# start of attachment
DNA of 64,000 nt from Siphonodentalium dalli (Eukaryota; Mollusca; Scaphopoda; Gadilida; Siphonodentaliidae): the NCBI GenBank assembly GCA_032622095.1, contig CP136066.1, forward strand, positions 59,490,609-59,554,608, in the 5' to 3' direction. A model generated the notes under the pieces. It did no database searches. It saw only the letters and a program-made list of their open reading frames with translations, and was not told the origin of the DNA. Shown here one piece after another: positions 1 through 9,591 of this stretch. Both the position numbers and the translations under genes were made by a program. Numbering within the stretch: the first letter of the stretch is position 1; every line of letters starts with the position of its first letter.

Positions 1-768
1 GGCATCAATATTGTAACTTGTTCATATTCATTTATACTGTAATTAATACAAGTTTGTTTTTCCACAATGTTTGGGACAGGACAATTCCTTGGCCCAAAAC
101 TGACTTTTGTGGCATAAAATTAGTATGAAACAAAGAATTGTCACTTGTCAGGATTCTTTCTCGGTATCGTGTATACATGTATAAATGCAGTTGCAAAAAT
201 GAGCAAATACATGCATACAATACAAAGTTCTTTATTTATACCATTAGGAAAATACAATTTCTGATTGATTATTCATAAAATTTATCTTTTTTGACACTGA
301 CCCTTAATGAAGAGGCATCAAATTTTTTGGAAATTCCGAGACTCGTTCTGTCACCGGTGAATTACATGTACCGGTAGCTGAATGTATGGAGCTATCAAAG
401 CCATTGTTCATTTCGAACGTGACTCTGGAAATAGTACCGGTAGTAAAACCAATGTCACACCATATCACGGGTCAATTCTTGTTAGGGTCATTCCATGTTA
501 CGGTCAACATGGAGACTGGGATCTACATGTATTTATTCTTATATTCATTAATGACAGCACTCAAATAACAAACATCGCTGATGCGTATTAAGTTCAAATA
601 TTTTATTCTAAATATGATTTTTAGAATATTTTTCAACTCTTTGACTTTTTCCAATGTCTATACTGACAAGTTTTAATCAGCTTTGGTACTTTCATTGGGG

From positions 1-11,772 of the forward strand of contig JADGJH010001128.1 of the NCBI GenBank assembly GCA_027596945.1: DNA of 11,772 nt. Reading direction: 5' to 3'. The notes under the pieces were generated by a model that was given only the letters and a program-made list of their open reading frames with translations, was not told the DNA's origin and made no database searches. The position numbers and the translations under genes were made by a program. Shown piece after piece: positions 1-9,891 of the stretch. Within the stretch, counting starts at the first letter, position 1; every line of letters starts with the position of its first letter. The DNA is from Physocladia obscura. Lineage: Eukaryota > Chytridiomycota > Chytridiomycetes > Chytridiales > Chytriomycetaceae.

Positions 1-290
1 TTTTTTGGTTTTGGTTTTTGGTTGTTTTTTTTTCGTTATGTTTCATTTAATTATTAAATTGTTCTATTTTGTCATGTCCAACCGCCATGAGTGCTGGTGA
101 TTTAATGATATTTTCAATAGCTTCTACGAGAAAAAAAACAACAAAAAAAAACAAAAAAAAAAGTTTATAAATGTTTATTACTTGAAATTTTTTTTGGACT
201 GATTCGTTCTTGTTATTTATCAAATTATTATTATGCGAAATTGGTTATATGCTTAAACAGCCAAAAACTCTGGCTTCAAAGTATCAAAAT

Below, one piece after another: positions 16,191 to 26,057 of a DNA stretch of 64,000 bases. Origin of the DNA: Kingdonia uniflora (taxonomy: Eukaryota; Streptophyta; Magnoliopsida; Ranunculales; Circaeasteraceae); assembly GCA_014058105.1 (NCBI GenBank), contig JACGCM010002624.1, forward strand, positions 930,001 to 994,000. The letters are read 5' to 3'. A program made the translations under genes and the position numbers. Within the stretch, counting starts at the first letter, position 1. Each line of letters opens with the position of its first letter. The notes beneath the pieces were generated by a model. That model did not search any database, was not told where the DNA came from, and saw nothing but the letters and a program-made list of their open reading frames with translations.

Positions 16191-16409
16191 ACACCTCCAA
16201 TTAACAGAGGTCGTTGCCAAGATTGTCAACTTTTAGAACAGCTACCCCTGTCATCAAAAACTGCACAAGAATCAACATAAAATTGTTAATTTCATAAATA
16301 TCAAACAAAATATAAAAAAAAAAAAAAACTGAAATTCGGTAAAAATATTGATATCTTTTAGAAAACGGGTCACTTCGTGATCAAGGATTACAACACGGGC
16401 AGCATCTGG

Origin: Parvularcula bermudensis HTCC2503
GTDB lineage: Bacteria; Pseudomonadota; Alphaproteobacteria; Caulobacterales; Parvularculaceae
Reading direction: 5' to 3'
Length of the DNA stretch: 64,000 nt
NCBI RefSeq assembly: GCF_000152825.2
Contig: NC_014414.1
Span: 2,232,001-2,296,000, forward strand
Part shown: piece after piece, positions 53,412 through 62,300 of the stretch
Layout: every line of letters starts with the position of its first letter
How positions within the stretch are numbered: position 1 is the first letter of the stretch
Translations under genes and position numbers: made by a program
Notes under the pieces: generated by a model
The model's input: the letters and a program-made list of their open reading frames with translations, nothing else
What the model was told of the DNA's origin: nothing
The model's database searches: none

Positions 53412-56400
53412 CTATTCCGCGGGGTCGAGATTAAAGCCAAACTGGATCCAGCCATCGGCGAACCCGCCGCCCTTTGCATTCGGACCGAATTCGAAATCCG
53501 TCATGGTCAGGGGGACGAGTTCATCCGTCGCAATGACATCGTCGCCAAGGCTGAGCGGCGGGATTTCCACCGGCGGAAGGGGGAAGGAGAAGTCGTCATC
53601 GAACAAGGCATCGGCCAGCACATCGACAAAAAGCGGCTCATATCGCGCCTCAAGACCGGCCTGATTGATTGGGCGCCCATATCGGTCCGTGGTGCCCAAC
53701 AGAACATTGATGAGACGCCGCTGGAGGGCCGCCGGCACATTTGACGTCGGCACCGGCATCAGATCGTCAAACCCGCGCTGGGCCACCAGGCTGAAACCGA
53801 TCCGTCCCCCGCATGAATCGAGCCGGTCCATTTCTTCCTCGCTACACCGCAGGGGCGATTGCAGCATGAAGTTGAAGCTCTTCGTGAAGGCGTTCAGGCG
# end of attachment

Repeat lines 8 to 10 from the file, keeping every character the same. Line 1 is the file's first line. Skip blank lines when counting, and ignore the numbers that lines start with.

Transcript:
501 CGGTCAACATGGAGACTGGGATCTACATGTATTTATTCTTATATTCATTAATGACAGCACTCAAATAACAAACATCGCTGATGCGTATTAAGTTCAAATA
601 TTTTATTCTAAATATGATTTTTAGAATATTTTTCAACTCTTTGACTTTTTCCAATGTCTATACTGACAAGTTTTAATCAGCTTTGGTACTTTCATTGGGG

From positions 1-11,772 of the forward strand of contig JADGJH010001128.1 of the NCBI GenBank assembly GCA_027596945.1: DNA of 11,772 nt. Reading direction: 5' to 3'. The notes under the pieces were generated by a model that was given only the letters and a program-made list of their open reading frames with translations, was not told the DNA's origin and made no database searches. The position numbers and the translations under genes were made by a program. Shown piece after piece: positions 1-9,891 of the stretch. Within the stretch, counting starts at the first letter, position 1; every line of letters starts with the position of its first letter. The DNA is from Physocladia obscura. Lineage: Eukaryota > Chytridiomycota > Chytridiomycetes > Chytridiales > Chytriomycetaceae.